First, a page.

This winter I returned to Lancaster, Pennsylvania to celebrate Christmas with my family. While there I had the opportunity to attend a lovely event at Rock Ford Plantation, the 1790s home of General Edward Hand. The house is one of my favorite museums to visit. It is beautifully decorated according to how it looked during the years that the Hand family lived there (1790s to early 1800s). Many of the walls are painted a vibrant blue to match the original paint color - it's truly stunning.
The Rock Ford docents try their best to replicate the clothing worn during that era in history. It is always enjoyable to visit their candlelit evening events to see them dancing in the hallway to live music and enjoying a game of cards in the parlor, while below stairs docents portray servants cooking in the working hearth (another activity that I had the chance to participate in this winter).
Unfortunately, I was not able to dress in period attire for the occasion due to another activity the same evening, but I did get the chance to stop in and be inspired by the clothing of others.
The ladies above, Pam, Cindy and Nancy (my mother) each created their own attire.
My mother made this reproduction of the white and red striped 1790s jacket from the Kyoto Costume Institute's book 'Fashion'. Her jacket is made from a lovely pumpkin orange silk. The skirt is ivory with a diamond pattern woven into it.
Here she poses with Tom, a fellow docent.
Two very stunning Empire style gowns. The lady on the left is April Thomas of www.18thcenturygowns.com. She is attired in a lovely changeable blue-purple silk velvet gown. It looked a gorgeous deep blue in person. The muff was made by April and was constructed from diamond pieces of real fur. It was inspired by period images of similar muffs. There was a fad for harlequin items in the 18th century inspired by the diamond costumes traditionally worn by the comic Harlequin character in the Italian Commedia dell'arte.
Andrea, on the right is wearing a red embroidered silk robe with a lovely sheer white gown. She is fortunate enough to have a husband who creates her wardrobe for her while she crafts stunning reproduction jewelry pieces that can be found at www.ameysadornments.com. Andrea's turban headdress was made by Miller's Millinery.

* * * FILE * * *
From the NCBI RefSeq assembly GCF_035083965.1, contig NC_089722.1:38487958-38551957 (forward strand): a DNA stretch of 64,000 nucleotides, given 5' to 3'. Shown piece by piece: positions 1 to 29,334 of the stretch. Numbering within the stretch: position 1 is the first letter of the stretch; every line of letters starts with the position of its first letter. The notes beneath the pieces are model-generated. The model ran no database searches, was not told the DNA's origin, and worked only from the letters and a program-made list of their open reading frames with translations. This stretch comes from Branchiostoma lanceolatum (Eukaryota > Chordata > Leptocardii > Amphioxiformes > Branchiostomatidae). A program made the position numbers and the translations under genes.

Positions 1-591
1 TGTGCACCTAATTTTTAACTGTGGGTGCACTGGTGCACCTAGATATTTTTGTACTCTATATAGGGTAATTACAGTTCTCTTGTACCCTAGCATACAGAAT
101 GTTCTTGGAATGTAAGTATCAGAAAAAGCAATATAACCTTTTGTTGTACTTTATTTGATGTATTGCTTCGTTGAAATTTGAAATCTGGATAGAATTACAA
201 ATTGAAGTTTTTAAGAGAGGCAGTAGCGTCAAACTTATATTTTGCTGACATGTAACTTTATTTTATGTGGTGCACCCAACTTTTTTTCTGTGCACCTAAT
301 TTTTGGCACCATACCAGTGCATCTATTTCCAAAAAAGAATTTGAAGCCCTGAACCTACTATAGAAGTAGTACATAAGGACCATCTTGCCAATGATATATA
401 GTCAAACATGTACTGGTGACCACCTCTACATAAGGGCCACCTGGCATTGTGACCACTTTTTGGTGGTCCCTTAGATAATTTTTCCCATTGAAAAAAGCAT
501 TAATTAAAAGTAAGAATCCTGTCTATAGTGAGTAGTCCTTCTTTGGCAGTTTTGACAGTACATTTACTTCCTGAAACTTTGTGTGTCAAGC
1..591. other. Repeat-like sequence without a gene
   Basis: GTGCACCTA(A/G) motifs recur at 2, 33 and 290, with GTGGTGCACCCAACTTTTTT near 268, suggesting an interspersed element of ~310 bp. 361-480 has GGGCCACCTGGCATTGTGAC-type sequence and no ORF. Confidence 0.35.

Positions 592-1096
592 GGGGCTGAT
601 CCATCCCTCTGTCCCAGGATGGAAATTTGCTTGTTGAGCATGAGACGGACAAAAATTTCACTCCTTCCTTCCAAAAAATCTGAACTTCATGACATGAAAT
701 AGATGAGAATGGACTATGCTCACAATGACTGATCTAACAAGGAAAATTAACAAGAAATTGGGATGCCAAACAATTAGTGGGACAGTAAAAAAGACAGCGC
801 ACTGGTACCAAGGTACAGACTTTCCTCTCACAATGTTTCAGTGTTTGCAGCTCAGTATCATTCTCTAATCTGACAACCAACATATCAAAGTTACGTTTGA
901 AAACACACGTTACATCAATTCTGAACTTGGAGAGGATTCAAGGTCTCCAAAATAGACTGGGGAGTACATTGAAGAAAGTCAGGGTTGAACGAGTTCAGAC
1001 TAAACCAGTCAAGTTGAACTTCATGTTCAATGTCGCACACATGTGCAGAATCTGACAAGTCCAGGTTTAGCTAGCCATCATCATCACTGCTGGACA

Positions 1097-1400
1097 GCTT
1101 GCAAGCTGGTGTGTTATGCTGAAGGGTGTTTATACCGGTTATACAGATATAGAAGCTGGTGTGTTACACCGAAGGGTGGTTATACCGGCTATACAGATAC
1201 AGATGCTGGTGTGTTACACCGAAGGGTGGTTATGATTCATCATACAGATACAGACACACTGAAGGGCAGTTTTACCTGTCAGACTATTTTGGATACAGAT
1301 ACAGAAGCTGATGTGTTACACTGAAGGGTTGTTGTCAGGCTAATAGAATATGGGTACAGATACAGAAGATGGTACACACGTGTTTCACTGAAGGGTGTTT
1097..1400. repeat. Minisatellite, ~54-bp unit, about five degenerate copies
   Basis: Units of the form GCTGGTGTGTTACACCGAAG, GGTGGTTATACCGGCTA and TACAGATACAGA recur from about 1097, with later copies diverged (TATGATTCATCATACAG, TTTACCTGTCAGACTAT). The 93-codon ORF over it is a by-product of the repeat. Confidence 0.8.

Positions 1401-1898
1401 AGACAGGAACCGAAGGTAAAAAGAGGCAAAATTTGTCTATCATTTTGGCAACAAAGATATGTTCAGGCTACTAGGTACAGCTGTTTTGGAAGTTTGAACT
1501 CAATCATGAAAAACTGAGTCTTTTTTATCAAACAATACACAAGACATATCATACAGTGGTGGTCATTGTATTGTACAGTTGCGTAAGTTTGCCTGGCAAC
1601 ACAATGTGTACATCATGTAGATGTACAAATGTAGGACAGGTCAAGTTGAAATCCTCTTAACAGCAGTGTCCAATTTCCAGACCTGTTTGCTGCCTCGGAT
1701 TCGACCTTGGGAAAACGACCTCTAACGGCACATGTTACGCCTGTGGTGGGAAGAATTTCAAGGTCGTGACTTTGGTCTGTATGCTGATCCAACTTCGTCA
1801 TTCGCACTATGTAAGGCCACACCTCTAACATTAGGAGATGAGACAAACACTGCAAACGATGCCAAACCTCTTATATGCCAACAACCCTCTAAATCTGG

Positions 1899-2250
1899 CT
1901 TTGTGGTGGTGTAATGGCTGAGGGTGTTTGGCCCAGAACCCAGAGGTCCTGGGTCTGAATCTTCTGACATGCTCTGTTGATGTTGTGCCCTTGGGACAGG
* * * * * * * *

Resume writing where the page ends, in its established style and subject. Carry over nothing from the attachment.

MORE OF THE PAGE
Above: Andrea and Nancy in the formal parlor. Below: April, Mark and Andrea in the formal parlor.
Yuletide at Rock Ford was an inspiring event as usual.
Once a month Rock Ford holds a Tavern Night in the historic barn on site that includes dinner, dancing and a great opportunity to wear Revolutionary War era clothing. The event can be attended in modern dress as well.
This summer Rock Ford will be hosting a huge Revolutionary War Reenactment on site. The Lancaster County Park where the Plantation resides is an excellent location for such an event because it is completely secluded from modern life and offers the chance to go back in time. Some of my particular favorite moments of the event are - the fall leaves that are always at their peak of beauty at the time of the reenactment, lovely costumes worn by docents and reenactors, and the vendors - of course. If you are in the area and have a chance to attend this event as a spectator or reenactor - please do, it is a wonderful event. This year, I will once more be costuming the fashion show and also look forward to making myself a new gown for the occasion.